Duncan White, chief of the NRC’s State Agreements and Industrial Safety Branch, said that “Thus far, the NRC has found no health or safety problems, and consequently is considering an approach that would substantially soften the impact of its renewed attention to irradiated gem.  Right now, we are considering ‘grandfathering’ existing inventories of all blue topaz within the U.S. – allowing companies to sell their goods and applying new requirements to material still overseas”.  Duncan White offered no definitive answer on when this would become effective, but stated the NRC is continuing to test blue topaz material from other sources until it can be concluded there is no threat to the public.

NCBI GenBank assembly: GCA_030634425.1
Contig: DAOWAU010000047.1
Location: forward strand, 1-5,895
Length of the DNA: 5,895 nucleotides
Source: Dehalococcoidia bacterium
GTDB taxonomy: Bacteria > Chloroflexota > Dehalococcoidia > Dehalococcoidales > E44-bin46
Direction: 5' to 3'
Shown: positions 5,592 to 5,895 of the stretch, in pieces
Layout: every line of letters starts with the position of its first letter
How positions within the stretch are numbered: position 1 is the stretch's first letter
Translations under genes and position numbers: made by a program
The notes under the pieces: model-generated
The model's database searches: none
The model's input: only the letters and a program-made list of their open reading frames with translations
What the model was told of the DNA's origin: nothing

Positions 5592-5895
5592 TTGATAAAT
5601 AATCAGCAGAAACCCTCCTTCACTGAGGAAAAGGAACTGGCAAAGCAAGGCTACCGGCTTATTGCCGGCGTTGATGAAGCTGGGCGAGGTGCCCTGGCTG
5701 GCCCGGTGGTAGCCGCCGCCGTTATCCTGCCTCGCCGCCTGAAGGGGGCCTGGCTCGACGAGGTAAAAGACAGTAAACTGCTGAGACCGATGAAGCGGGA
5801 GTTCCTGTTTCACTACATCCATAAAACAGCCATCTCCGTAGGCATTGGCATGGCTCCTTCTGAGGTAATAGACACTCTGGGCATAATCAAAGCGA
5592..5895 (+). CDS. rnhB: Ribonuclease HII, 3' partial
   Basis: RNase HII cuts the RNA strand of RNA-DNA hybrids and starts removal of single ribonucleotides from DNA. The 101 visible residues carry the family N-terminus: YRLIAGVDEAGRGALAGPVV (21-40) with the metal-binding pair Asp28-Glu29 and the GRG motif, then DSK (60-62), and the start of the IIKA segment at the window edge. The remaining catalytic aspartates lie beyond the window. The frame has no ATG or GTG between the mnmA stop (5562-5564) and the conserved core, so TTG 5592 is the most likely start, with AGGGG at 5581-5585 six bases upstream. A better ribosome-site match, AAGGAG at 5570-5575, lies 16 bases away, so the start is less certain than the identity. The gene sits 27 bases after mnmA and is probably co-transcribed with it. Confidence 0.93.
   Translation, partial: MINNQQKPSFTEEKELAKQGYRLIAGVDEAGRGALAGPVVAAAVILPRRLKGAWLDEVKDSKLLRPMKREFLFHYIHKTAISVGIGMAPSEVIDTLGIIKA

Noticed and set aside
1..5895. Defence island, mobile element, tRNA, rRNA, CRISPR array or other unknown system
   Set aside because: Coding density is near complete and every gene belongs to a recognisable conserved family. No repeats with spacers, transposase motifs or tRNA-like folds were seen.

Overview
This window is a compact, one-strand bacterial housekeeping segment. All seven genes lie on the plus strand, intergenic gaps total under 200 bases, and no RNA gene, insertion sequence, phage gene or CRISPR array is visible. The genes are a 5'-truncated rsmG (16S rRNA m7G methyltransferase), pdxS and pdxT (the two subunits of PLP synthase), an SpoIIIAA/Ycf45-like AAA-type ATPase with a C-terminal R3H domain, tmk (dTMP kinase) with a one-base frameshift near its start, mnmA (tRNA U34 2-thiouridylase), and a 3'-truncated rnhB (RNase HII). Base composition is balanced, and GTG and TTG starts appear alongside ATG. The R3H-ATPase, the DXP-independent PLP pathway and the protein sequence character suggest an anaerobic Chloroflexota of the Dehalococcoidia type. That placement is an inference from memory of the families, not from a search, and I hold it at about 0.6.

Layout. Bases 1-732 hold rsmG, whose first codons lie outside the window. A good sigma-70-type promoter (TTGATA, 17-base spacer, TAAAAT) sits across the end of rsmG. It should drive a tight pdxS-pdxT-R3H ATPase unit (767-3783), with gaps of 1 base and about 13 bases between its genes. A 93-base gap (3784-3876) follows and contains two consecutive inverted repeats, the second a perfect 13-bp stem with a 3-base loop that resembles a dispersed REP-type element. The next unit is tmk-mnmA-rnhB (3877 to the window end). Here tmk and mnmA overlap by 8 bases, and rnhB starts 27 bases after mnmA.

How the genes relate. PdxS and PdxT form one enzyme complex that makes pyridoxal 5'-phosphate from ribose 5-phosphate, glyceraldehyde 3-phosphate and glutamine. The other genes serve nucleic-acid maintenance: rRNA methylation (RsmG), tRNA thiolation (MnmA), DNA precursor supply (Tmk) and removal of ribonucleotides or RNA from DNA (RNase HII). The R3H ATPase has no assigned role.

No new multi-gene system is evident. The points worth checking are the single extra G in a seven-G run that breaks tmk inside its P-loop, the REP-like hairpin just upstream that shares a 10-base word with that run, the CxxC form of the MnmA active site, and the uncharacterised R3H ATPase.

Currently, many in the industry state that they are reluctant to consider selling blue topaz any time soon for fear of lawsuits.  Others have experimented by substituting diffusion-coated blue topaz for the irradiated material.  Diffusion-coated blue topaz derives its color from an electro-coated layer on a colorless stone.

Personally, I think all of this material is garbage, along with any variety of cheaply treated stones including mystic topaz, london blue topaz, swiss blue topaz, etc.  If I never saw another piece at a show I could not be happier, and I only publish this article in the interest of current events.

“London Blue” Topaz 

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Before I go into a long tirade about this, let’s first examine the last major Thailand scam…